There is no question that establishing a mentoring program is a powerful way for associations to add value to their members. However, the quality of that value-add is highly reliant on the quality of the mentors the association is able to attract.
In every group there are kind and generous people who will put their hands up immediately when the call goes out for help. But a good, balanced mentoring program requires more than the usual suspects. So how do you attract mentors who are a little more focused on their own careers and less prone to volunteer?
Push the Right Buttons
The temptation when seeking mentors is to focus on the feel good factor. This works well for philanthropic souls, but for the more career focussed it is best to emphasize the personal advantages that mentoring offers.
Talk about the leadership skills a mentor will gain through participation in the program. A good mentoring program will offer a mentor training and experience in people development. These coaching and mentoring skills are bound to be useful in their careers.
Research has shown that Baby Boomers are increasingly eager to share their knowledge and leave a legacy. Mentoring is not only an opportunity to do exactly this; it is also a chance for mentors to reflect on their own careers and experience.
Many senior professionals find themselves shielded from the young people coming up in their professions. Remind potential mentors that this is an opportunity to get their finger on the pulse of a younger generation. They may be surprised what they will learn themselves.
Offer Rewards & Recognition
While we would not recommend that you pay mentors, it is a good idea to find ways to reward and recognise their contribution.
The most powerful incentive available to associations is to offer CPD points to those acting as a mentor. Assuming you are running a professional and well-developed mentoring program then offering CPD points is entirely legitimate. Mentors will receive training and experience using coaching and mentoring skills that will be invaluable in their professions. And CPD points are certainly a strong incentive for the career-focused members.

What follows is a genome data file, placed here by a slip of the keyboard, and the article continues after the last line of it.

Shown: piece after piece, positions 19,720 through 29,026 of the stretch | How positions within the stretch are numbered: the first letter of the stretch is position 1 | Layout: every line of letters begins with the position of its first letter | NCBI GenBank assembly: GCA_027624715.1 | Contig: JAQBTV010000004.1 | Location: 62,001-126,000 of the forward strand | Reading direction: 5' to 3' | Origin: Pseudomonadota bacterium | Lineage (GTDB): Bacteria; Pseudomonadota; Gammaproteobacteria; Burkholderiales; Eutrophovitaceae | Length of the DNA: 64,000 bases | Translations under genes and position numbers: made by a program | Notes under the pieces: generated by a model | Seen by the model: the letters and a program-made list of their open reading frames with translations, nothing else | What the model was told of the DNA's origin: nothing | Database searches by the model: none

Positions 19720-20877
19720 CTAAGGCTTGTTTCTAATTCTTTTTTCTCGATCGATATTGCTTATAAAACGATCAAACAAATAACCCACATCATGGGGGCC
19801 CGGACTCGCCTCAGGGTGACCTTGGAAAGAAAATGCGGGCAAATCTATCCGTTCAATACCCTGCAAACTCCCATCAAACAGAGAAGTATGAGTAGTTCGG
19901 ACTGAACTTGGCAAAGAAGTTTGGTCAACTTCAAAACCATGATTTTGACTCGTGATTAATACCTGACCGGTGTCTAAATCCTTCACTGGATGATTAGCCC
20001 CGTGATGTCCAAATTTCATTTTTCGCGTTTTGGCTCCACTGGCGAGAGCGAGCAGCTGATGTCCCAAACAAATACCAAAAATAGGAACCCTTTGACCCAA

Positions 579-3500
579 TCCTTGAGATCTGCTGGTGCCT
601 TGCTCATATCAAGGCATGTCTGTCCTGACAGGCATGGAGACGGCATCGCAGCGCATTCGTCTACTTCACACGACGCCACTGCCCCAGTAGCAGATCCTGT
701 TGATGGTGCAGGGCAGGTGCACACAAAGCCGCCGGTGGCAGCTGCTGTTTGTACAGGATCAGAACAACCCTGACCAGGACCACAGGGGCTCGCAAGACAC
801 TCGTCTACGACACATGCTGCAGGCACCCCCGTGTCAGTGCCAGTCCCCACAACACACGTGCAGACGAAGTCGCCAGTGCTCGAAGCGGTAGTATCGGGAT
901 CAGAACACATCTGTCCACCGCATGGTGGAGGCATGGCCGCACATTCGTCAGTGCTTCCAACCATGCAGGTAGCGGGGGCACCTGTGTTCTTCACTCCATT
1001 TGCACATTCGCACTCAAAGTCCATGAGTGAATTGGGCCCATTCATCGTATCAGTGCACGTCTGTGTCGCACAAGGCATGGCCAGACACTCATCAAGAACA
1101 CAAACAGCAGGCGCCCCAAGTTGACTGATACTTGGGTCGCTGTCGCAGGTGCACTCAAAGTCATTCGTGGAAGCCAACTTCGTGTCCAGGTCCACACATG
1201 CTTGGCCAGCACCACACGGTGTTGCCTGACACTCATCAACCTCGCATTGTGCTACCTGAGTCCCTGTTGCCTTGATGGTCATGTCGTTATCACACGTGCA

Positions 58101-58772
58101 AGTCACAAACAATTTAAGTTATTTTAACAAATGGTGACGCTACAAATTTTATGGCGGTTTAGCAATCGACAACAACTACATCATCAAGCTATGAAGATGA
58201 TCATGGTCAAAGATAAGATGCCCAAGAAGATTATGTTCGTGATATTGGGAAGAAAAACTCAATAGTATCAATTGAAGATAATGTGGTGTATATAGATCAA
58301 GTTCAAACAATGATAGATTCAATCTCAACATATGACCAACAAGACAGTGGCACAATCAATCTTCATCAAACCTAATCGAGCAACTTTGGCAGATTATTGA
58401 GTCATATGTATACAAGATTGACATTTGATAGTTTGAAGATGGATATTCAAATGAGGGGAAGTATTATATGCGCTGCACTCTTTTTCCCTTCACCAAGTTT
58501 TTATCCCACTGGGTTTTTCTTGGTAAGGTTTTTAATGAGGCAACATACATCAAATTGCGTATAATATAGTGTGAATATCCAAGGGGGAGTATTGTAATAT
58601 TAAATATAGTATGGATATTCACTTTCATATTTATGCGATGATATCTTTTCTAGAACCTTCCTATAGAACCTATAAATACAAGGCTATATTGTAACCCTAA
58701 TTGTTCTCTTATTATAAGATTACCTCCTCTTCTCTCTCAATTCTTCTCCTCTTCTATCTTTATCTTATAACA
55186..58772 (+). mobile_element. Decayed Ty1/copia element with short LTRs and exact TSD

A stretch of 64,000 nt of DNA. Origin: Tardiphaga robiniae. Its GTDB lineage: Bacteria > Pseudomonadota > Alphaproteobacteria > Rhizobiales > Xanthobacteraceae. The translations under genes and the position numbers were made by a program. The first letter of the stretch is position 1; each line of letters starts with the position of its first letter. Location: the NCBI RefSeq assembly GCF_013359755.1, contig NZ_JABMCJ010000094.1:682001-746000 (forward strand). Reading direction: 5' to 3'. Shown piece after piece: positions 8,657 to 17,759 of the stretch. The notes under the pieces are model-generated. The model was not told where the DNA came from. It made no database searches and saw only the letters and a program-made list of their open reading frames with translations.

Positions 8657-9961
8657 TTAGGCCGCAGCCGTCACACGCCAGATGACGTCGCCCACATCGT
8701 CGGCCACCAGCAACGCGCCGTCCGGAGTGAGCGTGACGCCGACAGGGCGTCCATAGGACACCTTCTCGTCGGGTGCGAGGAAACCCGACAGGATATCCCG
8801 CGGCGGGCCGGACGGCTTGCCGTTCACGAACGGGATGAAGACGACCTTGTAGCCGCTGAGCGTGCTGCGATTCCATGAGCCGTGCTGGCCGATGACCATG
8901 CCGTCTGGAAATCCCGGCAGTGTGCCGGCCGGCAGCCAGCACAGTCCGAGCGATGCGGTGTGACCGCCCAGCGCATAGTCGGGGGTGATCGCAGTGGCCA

Another idea would be to provide public acknowledgement for mentors, either in the association newsletter or at a conference.
Providing a gift can be a nice way to recognise mentors. In a recent program we provided all mentors with a copy of the book Paddock to Plate at the opening session. The gift was not expensive and presenting mentors with something at the outset was a way of acknowledging the contribution they were about to make.
Celebrate Their Contribution
We encourage our clients to close mentoring programs with a social gathering, where mentors can mingle, nibble and imbibe. It’s a chance to celebrate and reflect upon the contribution they have just made to their profession.
It’s a bit more difficult if you are running a virtual mentoring program. But get creative. Maybe send all your mentors a bottle of wine and an assortment of nibbles and then organise a collective Skype call.
Celebration reinforces the importance of mentoring, increasing the chance that people will mentor again and tell their friends.
Word of Mouth
And on the subject of “telling their friends”, word of mouth can be your most powerful promotional tool for building your mentor list. The more you recognise and reward the mentors you have, the more likely they are to talk about their experience at work, in social gatherings or at conferences. Ultimately this will attract new mentors and continue to build the strength of your mentoring program.